I think workers are hired through word-of-mouth referrals from other workers. I once heard a worker say, “Well presumably people work here for a reason.” I don’t think that’s the case any longer. I think to many workers it’s just a job and they’re not working there for any other reason, compared to the days of the Old City. Someone who had read some of my other articles about Rainbow wrote me sometime ago saying she had applied at Rainbow but was never hired and was told about some stack of applications they had. She interpreted that to mean: “Don’t expect to be hired as there are hundreds of applications ahead of you.” Supposedly. As I e-mailed back to her: Regardless of some supposed stack of applications (which probably doesn’t exist), San Francisco is a very transient City. So how many people in their supposed (outdated?) stack of applications still even live here. I agreed with her. It sounded like they had no intention of hiring her when they refer to some stack of applications. Because in any job I’ve applied for in my past, their “stack” was 2-3 applications for the position they were hiring for because they’ve narrowed it down to that number of candidates.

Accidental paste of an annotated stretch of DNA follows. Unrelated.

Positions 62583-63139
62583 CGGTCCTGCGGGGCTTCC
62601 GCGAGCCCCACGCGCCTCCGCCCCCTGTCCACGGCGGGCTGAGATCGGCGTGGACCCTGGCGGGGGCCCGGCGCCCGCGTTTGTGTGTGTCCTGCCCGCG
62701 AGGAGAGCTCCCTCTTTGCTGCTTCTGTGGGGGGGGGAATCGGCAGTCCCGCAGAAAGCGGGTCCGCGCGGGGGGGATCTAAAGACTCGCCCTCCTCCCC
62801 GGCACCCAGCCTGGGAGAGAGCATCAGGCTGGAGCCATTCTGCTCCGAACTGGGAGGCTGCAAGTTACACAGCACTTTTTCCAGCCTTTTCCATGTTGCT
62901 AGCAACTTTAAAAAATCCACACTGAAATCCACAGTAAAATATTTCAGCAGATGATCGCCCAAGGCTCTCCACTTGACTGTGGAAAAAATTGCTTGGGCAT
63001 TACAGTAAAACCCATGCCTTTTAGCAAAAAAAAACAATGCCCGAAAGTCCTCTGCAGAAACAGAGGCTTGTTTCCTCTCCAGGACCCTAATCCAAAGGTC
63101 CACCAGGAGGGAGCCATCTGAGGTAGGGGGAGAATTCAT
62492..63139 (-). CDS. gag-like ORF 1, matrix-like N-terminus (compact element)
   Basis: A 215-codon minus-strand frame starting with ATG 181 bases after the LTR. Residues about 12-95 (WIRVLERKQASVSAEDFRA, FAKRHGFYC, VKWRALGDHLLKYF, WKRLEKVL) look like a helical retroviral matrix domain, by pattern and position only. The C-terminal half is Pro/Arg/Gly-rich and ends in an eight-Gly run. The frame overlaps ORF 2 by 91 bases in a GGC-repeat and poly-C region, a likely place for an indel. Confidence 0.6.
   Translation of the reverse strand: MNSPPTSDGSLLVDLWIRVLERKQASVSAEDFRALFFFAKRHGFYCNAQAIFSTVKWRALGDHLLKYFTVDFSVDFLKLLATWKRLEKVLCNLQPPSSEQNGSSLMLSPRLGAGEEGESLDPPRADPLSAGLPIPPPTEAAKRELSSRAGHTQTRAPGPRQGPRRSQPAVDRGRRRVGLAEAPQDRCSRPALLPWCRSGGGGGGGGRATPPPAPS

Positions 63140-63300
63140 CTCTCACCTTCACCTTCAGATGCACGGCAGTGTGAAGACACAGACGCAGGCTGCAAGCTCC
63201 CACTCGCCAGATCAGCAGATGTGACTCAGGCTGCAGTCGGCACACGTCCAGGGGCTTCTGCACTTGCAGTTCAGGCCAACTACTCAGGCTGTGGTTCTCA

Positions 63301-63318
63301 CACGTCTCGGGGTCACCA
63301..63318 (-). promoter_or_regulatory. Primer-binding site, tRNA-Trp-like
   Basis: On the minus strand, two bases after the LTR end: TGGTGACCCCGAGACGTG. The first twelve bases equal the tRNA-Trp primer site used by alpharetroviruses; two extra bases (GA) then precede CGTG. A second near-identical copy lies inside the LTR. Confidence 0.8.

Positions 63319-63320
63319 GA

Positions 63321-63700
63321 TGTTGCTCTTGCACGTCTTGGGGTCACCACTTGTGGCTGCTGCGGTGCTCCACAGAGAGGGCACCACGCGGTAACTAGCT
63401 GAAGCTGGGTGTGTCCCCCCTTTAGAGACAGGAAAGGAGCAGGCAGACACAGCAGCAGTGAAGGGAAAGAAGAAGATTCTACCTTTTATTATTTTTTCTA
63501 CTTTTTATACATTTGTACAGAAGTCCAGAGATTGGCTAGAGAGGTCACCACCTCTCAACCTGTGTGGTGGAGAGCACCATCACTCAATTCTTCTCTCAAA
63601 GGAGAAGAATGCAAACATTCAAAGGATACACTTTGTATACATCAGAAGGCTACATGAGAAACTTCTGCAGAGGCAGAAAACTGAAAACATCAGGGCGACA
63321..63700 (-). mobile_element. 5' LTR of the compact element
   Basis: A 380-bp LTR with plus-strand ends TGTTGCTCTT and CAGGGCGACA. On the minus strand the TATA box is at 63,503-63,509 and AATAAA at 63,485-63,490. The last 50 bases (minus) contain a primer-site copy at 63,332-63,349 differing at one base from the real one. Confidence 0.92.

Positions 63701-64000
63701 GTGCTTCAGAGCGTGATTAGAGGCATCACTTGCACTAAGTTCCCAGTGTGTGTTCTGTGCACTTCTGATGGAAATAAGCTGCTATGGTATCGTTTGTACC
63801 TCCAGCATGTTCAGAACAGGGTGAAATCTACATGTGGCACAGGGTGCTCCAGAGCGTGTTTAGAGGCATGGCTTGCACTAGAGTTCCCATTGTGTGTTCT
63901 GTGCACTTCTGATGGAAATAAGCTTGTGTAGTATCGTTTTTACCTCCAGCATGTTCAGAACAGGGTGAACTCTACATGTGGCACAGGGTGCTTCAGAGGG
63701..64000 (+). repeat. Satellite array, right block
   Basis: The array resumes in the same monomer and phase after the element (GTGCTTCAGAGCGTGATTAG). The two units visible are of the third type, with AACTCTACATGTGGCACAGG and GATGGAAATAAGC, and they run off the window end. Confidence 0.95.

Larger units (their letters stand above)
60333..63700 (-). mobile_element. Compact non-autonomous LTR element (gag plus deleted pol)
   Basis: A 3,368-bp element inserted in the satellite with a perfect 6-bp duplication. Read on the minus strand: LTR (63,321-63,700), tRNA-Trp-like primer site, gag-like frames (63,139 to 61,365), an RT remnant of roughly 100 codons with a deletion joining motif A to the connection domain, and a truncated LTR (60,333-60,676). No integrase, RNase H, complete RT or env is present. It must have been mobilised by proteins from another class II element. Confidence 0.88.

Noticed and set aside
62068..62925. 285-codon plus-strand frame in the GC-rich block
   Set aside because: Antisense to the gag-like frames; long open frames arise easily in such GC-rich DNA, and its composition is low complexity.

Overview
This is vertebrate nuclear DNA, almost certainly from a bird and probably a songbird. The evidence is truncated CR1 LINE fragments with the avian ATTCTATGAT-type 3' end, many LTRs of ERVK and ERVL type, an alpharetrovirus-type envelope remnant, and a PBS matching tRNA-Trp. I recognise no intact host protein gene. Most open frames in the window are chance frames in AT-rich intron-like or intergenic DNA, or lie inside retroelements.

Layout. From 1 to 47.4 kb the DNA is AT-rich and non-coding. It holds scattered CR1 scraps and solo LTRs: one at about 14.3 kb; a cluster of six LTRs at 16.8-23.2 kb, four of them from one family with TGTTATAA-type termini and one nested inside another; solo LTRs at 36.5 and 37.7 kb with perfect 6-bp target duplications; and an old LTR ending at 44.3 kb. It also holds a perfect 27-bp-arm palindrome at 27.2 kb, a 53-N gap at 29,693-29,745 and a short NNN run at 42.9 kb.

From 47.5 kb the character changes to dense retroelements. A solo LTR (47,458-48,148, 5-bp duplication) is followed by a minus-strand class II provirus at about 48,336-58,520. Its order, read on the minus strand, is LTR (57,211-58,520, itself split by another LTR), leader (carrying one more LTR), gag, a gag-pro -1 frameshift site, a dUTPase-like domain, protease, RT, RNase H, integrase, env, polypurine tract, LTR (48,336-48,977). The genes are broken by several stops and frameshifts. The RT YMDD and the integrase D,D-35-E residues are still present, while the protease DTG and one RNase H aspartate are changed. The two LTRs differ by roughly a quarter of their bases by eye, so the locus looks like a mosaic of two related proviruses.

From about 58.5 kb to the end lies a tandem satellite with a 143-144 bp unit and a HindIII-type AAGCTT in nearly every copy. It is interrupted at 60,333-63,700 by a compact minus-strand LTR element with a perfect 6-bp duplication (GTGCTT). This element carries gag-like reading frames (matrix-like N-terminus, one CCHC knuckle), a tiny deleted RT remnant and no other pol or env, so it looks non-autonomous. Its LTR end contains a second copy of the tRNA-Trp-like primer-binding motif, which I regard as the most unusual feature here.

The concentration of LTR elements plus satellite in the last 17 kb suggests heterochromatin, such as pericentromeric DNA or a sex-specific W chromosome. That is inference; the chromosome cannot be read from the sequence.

I suspect that one or more of these factors above happened or a version of them. Each department in the store is run autonomously, but there is this “they” — this group that runs or manages the store? — that I’ve heard many workers over the years negatively refer to. One gets the impression that “they” are not a positive force for the rest of the workers and don’t care about some of the workers in certain departments. Like everywhere else, there’s always this vague “they” (who is this “they” anyway?) that workers keep talking about in a negative way? Some elitist group who thinks they know what’s best, excluding all the rest? If so, that reminds me of corporate. Although fortunately Rainbow is not corporate and does not have a corporate feel, thank goodness. WholePayCheck — fuck them! — is as corporate as you can get, with their so-called organic food grown in China.